A man guilty of attempting an elaborate bank heist represented himself in court today because he “doesn’t want to waste any more public money”.
John O’Connell (aged 48) of Roseberry Lane, Lucan and another man spent five nights tunnelling into an Offaly bank from a vacant building next door.
He was sentenced to five years by Judge Patrick McCartan after he changed his plea to guilty mid-trial.
When he was arrested O’Connell was wanted for a “copycat” offence six months previously where €250,000 was taken from an AIB. He has never been charged with the AIB offence.
O’Connell, who represented himself, pleaded not guilty to burglary, criminal damage and conspiracy to rob at the old Post Office, JKL Street, Edenderry on April 26, 2009.
Shortly after the trial began today however, he changed his plea to guilty on the burglary and criminal damage offences.
The prosecution accepted the pleas and O’Connell asked to be sentenced immediately. When Judge McCartan asked him if he would like professional representation he declined saying: “I don’t want to waste any more public money, your honour.”
O’Connell’s co-accused, John Foy (aged 48) of Cashel Avenue, Crumlin was sentenced two weeks ago for his role. He was sentenced to one year, in addition to a 12-year term he is already serving for a separate armed bank robbery
Before dismissing the jurors, Judge McCartan thanked them for their time and told them there was “a stack of evidence” proving the accused’s guilt. When the judge asked O’Connell why it took him so long to change his plea, he replied that he was “terrified” of going to jail.
“But you’ve been there before”, Judge McCartan said, noting O’Connell’s 16 previous convictions including one for indecent assault and a 10-year sentence for false imprisonment and aggravated burglary.
The judge called it “a very skilful and well thought out operation” and commended the owner of the vacant post office for alerting gardaí when he noticed signs of the tunnelling.
The men were caught in the act after gardaí observed them enter the building every night for five nights. They were arrested when the Emergency Response Unit moved in and incapacitated them using “a distraction device”.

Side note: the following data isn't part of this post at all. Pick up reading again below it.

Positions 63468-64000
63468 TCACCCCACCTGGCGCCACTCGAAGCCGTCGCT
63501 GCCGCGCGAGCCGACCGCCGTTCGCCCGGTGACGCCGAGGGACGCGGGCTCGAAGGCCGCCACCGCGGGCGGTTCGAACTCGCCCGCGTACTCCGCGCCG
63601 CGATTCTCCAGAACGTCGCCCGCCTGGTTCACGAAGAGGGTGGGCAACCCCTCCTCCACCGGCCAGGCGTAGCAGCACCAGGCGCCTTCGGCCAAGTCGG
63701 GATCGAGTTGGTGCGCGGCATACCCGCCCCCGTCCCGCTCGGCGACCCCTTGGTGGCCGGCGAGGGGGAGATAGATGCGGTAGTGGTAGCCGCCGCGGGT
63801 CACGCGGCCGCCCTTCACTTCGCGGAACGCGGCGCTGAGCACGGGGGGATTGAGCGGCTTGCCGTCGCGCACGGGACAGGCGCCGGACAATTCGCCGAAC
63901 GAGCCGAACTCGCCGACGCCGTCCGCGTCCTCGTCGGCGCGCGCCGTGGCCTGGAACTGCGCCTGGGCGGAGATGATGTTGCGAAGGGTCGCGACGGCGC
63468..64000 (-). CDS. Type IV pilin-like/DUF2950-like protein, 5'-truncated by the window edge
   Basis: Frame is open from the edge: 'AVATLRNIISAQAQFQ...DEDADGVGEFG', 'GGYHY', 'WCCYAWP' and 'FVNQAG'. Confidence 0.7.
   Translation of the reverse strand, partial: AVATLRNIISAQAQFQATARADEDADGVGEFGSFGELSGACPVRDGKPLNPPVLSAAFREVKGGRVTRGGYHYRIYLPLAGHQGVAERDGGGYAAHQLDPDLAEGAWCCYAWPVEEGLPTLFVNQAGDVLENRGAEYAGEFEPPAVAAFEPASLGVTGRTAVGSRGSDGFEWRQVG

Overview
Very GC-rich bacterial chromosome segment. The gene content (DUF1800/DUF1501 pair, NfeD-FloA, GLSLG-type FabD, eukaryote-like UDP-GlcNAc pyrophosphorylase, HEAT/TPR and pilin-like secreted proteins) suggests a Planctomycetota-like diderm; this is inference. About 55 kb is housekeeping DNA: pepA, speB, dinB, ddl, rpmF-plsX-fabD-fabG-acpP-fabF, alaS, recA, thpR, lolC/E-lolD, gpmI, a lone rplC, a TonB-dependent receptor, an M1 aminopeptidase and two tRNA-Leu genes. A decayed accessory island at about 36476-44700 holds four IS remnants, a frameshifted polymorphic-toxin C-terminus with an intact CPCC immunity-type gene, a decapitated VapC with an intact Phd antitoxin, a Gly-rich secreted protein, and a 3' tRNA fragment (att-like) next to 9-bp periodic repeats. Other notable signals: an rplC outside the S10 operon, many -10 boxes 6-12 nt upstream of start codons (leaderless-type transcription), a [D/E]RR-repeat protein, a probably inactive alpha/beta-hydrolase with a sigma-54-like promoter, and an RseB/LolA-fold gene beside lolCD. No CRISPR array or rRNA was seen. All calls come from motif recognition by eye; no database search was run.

A vacuum cleaner with a receipt, signed by O’Connell in its storage compartment, was also found in the building. The raiders had used it to clean up the dust from the tunnelling every night.
O’Connell pleaded with the judge to suspend part of the sentence, saying he has three young children and doesn’t “have the stomach for this sort of life anymore”.
He claimed his only role was to remove the brickwork in the bank wall and that he wasn’t going to be part of any armed raid. Judge McCartan rejected this and said he had given all the leniency he could to O’Connell.
Sergeant Kevin Quinn told prosecuting counsel, Mr Damien Colgan BL, that on April 20, the postmaster of the vacant post office in Edenderry noticed signs of interference with an interior wall that backs onto the Bank of Ireland.
He alerted the gardaí who set up a surveillance operation on the building. Every night over the next week gardaí watched Foy and O’Connell climb through a window into the post office where they removed bricks and mortar from the bank wall.
To get into the post office they had cut the metal bars on the window and replaced them with removable bars which could be replaced every night.
When they had finished every night they would hide the debris and their tools under the floorboards and replace the plasterboard on the wall to conceal the hole.
They also cut a lock on the gate and put it back together with a piece of wire to avoid arousing suspicion during the day. Inside they had hung a large black piece of fabric across the windows to block the view from the street.
By the time gardaí moved in at 2am on April 26, the men had cut a three foot by three foot hole though the wall and into the bank. The ERU entered and incapacitated the men using a stun grenade-like device.
In interview O’Connell claimed he was there because he had come up from Dublin to buy €10 worth of “hash” in the vacant post office.
O’Connell, a brick-layer and cement supplier, claimed in court that he was only there to do the brickwork however Sgt Quinn rejected this.
The sergeant said he believed O’Connell and Foy intended to rob the bank in daylight hours once they completed the hole.